TSMC leads global chip-makers in saving water
Taiwan Semiconductor Manufacturing Co. (TSMC, ), the world’s largest contract chipmaker, uses 5.66 liters of water for every square centimeters of wafer produced, saving several times more water than rivals in the United States, Japan and South Korea, company data showed Thursday.
For the same size of wafer produced, TSMC saves 3 times more water than manufacturers in the U.S., twice as much as those in Japan and 1.5 times more water than companies in South Korea, which are home to the world’s major chip-makers, TSMC data showed.
It noted one of the ways it is able to conserve water is by reusing water.
“TSMC uses each drop of water 3.5 times, and the company this year aims to increase the recycling rate to 4 times,” said Tony Chen, a section official of Fab 15, one of the compmay’s three facilities that produce 12-inch wafers, in Central Taiwan Science Park in Taichung.
TSMC recycles 87.5 percent of its used water and produces 240,000 metric tons of recycled water every day, or 87.6 million metric tons a year, Chen said.
The company has been committed to developing new water recycling technology with the aim of making the best use of water.
TSMC also spends some NT$800 million (US$25.5 million) on water saving facilities each year, said Arthur Chuang, a section official of Fab 15.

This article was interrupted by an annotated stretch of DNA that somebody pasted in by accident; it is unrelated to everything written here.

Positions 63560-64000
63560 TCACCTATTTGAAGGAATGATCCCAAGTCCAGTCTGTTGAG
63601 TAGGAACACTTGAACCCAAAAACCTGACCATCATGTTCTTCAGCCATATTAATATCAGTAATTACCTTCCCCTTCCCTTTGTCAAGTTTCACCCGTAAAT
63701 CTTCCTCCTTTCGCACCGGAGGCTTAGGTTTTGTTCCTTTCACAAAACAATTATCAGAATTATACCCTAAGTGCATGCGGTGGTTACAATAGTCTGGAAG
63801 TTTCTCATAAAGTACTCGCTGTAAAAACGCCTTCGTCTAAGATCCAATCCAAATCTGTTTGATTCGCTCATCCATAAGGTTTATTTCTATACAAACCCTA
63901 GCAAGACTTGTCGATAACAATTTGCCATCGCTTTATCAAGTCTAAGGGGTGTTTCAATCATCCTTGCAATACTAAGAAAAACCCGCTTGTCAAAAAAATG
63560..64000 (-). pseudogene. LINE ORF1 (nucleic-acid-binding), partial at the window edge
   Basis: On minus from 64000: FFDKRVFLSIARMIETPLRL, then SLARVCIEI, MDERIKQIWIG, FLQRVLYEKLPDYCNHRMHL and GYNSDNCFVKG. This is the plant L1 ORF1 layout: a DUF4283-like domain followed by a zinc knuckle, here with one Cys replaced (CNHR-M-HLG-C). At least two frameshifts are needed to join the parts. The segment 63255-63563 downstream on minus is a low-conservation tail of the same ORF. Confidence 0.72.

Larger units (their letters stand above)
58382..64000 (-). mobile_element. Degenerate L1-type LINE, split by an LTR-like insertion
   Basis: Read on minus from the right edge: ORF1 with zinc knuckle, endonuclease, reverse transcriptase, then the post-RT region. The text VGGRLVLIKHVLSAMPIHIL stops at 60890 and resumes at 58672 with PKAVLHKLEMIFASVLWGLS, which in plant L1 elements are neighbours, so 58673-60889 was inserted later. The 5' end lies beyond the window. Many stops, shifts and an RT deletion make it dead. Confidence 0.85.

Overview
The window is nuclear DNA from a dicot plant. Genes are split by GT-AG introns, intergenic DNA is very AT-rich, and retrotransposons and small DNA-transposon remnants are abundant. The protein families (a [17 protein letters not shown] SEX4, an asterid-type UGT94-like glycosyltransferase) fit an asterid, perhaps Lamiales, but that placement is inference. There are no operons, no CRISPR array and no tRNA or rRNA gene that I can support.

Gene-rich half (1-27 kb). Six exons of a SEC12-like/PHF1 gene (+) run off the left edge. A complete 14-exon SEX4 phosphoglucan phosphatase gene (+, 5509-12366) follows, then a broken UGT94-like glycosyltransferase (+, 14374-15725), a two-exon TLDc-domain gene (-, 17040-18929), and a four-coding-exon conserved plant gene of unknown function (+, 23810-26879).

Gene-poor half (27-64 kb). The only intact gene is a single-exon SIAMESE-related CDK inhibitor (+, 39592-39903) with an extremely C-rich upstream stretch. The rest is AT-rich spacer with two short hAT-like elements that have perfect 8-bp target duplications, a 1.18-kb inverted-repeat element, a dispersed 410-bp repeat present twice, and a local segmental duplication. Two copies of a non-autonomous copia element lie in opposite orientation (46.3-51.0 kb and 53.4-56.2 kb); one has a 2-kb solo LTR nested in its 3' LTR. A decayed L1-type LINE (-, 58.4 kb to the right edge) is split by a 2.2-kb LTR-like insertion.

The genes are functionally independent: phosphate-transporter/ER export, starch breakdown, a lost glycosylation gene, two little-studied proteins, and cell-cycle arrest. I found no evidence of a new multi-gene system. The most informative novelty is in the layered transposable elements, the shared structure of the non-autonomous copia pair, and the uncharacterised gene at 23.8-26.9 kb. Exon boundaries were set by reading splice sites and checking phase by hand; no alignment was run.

Tourists Back Taiwan’s Water
Visitors from Europe and the U. S. are most supportive of local hotels’ water conservation practices, according to an executive of the Landis Hotel Taipei.
The executive said that since 2009, the Landis has attached great importance to water conservation and has installed sensorcontrolled taps in its public toilets which use 30 percent less of water than ordinary taps.
In addition, the executive said, the hotel puts in every room a card reminding guests who stay for more than two nights that their bed sheets and towels will be changed everyday only if they put the card upside down on their bed each morning.
Occupants who choose not to change their bedding will get a credit of NT$100 (US$3) against their bill each day, said the executive.
The practice is followed by all of the six hotels operated by the Landis group across Taiwan, said the executive.
European and American guests seem most supportive of such measures to conserve water, followed by Japanese tourists and Taiwan tourists in that order, said the anonymous executive.
Water conservation is encouraged as Taiwan launched a new phase of water rationing this week to deal with its worst drought in years. Inadequate rainfall, sediment buildup in reservoirs, leaky pipes and wasteful consumers have led to water levels in reservoirs dropping to 50 percent or less of their capacity.
Tourists can be seen walking around the Shihmen Reservoir ( ), yesterday. While a cold front brought a new wave of rainfall, as of 5 p.m., the water level was still 25.16 meters short of full capacity. It currently sits at 25 percent of its capacity.